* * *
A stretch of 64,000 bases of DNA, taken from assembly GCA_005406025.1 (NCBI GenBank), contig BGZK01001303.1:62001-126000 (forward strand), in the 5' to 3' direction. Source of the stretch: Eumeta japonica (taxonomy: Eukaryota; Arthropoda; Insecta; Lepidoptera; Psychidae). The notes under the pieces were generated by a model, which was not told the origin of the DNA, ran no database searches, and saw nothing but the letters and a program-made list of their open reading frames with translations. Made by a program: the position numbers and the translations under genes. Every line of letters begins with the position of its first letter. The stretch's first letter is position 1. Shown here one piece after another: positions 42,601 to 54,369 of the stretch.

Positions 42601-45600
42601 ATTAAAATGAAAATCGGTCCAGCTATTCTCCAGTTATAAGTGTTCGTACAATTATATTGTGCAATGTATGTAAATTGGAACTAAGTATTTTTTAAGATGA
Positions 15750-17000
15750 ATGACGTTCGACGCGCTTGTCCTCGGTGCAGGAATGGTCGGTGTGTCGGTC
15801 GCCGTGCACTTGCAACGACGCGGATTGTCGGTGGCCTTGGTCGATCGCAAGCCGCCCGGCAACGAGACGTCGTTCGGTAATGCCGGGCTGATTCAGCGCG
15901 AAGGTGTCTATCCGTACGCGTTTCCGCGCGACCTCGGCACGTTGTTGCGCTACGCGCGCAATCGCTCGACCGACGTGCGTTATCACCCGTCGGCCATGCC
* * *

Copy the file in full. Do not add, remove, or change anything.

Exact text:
A stretch of 64,000 bases of DNA, taken from assembly GCA_005406025.1 (NCBI GenBank), contig BGZK01001303.1:62001-126000 (forward strand), in the 5' to 3' direction. Source of the stretch: Eumeta japonica (taxonomy: Eukaryota; Arthropoda; Insecta; Lepidoptera; Psychidae). The notes under the pieces were generated by a model, which was not told the origin of the DNA, ran no database searches, and saw nothing but the letters and a program-made list of their open reading frames with translations. Made by a program: the position numbers and the translations under genes. Every line of letters begins with the position of its first letter. The stretch's first letter is position 1. Shown here one piece after another: positions 42,601 to 54,369 of the stretch.

Positions 42601-45600
42601 ATTAAAATGAAAATCGGTCCAGCTATTCTCCAGTTATAAGTGTTCGTACAATTATATTGTGCAATGTATGTAAATTGGAACTAAGTATTTTTTAAGATGA
Positions 15750-17000
15750 ATGACGTTCGACGCGCTTGTCCTCGGTGCAGGAATGGTCGGTGTGTCGGTC
15801 GCCGTGCACTTGCAACGACGCGGATTGTCGGTGGCCTTGGTCGATCGCAAGCCGCCCGGCAACGAGACGTCGTTCGGTAATGCCGGGCTGATTCAGCGCG
15901 AAGGTGTCTATCCGTACGCGTTTCCGCGCGACCTCGGCACGTTGTTGCGCTACGCGCGCAATCGCTCGACCGACGTGCGTTATCACCCGTCGGCCATGCC